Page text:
Washington The Supreme Court slammed the door Tuesday on convicted felons who want to own guns.
In a unanimous decision, justices overturned lower courts in Texas that had reinstated the gun privileges of Thomas Lamar Bean, who spent four months in a Mexican prison on a conviction of smuggling ammunition across the border.
U.S. law bans anyone with a felony conviction from obtaining a gun, even if the conviction did not occur on U.S. soil. Although there is an appeals process on the books for felons who want to fight to get their gun privileges back, Congress cut off the money for it in 1992.
Bean, a firearms dealer, had a spotless criminal record until a planned night out in Mexico after a gun show four years ago in Laredo, Tex. Bean said he inadvertently crossed the border into Mexico with 200 bullets in his car, which an assistant had left there.
Bean was convicted of smuggling ammunition, which was then a felony in Mexico, and was imprisoned. Months later, a U.S.-Mexican treaty allowed him to return home.
With the support of a Texas sheriff, a prosecutor and two police chiefs, Bean applied to the Bureau of Alcohol, Tobacco and Firearms to get his gun privileges back. He was informed that the ATF was unable to act on his request because of the funding ban.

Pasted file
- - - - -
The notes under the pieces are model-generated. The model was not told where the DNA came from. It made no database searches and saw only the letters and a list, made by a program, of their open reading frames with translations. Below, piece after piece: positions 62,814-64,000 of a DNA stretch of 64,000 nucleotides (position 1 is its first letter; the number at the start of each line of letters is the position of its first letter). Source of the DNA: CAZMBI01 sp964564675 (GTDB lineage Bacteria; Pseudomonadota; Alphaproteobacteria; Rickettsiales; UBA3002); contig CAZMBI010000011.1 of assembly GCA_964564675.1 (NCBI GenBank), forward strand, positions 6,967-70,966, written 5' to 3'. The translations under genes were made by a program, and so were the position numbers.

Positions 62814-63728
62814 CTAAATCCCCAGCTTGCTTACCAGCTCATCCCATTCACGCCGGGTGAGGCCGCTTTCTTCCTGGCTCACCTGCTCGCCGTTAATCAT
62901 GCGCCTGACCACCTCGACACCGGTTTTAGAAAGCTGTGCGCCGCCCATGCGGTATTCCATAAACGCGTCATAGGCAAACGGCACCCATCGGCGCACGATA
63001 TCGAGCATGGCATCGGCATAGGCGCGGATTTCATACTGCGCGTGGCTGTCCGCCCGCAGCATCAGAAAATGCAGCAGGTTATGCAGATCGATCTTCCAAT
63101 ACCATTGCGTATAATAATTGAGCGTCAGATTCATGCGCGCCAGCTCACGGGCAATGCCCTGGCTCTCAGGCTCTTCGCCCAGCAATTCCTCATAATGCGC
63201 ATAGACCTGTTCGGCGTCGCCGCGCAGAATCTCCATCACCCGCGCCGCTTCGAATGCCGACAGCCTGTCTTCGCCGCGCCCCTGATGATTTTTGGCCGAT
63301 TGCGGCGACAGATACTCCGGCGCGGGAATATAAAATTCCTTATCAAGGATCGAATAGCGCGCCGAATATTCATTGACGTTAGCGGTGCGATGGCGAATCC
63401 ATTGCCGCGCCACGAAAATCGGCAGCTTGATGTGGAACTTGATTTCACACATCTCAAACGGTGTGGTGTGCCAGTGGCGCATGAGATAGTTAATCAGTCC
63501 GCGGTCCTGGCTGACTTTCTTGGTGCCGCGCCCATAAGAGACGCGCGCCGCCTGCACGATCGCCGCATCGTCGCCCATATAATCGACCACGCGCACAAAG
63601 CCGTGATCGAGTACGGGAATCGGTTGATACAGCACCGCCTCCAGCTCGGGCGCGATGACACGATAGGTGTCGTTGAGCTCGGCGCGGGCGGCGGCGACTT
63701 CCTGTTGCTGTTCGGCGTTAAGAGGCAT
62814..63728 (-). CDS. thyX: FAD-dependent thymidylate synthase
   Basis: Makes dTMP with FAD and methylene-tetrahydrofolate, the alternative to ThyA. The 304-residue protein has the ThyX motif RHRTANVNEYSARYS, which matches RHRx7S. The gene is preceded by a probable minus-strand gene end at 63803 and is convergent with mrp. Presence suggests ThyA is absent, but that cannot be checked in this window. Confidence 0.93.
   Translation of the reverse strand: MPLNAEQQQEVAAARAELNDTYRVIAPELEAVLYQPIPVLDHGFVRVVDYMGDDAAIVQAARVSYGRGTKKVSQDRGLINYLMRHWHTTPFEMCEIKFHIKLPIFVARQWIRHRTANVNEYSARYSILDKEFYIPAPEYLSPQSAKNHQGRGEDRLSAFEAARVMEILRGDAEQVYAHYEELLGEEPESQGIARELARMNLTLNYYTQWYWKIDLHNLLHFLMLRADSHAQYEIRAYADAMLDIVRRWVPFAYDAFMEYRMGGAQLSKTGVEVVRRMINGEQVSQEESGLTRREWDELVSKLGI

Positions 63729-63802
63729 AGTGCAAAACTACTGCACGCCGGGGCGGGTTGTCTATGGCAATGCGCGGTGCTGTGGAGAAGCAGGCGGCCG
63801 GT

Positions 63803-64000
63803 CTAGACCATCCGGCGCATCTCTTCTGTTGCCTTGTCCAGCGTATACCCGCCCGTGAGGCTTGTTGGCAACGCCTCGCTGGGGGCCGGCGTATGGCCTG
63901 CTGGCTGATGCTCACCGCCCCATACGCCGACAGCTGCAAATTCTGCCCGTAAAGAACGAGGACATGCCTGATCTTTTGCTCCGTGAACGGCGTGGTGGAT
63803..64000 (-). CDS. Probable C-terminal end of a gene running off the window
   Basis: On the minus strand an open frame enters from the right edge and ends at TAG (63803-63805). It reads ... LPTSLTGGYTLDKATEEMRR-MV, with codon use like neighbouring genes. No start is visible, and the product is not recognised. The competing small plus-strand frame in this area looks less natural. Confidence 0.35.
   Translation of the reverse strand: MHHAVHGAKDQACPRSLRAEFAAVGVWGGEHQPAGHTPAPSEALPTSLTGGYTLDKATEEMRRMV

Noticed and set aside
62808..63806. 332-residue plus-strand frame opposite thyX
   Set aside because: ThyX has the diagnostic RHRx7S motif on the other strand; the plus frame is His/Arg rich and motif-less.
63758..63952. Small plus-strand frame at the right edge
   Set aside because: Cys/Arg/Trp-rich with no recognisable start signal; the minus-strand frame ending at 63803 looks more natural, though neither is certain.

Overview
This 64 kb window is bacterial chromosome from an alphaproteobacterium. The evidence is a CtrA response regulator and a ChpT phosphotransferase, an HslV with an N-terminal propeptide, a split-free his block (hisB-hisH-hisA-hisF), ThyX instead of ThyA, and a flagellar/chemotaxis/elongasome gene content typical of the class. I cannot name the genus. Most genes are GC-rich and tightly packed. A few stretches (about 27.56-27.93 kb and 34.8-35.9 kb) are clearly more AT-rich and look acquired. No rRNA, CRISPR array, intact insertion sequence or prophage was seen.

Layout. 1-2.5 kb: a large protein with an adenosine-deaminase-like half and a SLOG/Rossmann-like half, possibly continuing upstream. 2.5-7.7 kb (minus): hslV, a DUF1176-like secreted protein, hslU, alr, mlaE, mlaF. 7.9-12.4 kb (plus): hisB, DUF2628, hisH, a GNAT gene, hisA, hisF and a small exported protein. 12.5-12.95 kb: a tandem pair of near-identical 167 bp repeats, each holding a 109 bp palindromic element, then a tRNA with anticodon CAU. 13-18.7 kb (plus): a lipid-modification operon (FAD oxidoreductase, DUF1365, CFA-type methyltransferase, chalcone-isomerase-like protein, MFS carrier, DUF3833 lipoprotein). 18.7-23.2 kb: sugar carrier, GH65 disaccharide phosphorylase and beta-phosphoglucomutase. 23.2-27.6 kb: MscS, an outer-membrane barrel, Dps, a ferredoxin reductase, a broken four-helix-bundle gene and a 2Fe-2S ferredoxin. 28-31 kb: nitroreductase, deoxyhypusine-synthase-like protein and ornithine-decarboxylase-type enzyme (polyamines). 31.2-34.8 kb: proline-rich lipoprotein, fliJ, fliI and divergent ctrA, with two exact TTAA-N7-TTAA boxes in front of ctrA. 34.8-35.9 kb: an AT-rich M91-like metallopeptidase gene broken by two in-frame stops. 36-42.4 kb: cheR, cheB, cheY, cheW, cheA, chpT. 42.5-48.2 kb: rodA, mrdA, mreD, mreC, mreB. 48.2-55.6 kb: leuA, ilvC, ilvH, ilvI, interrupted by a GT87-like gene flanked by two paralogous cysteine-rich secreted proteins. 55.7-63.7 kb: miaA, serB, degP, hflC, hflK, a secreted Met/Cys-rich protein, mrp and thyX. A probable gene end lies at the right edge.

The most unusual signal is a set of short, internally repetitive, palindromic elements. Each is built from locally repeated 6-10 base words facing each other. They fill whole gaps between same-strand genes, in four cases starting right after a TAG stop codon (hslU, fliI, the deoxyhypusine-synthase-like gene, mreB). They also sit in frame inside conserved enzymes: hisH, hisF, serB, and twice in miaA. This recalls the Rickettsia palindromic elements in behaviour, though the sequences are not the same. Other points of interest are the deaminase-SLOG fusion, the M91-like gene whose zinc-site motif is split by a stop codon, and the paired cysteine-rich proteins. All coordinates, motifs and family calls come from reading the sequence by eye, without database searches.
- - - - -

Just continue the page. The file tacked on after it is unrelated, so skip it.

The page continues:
Lawmakers who stripped the funding from the program were worried that violent felons were rearming themselves at taxpayers' expense. A study from the Violence Policy Center, a group that supports gun-control measures, estimated that each appeal cost $3,700.
Felons whom the ATF rejected traditionally had appealed to the federal courts. So Bean filed a lawsuit in the Eastern Texas U.S. District Court.
That court and then the 5th U.S. Circuit Court of Appeals sided with Bean.
The pro-gun-rights Bush administration argued the case against Bean, even though the Justice Department believes there is a constitutional right to gun ownership.
Delivering the opinion for the Supreme Court on Tuesday, Justice Clarence Thomas disagreed with the appeals court, saying it had no right to restore Bean's gun privileges. The ATF's inaction was not the same as a denial, the court held.
Other federal courts outside Texas had agreed with the government that the ATF, not the courts, must make decisions about gun rights.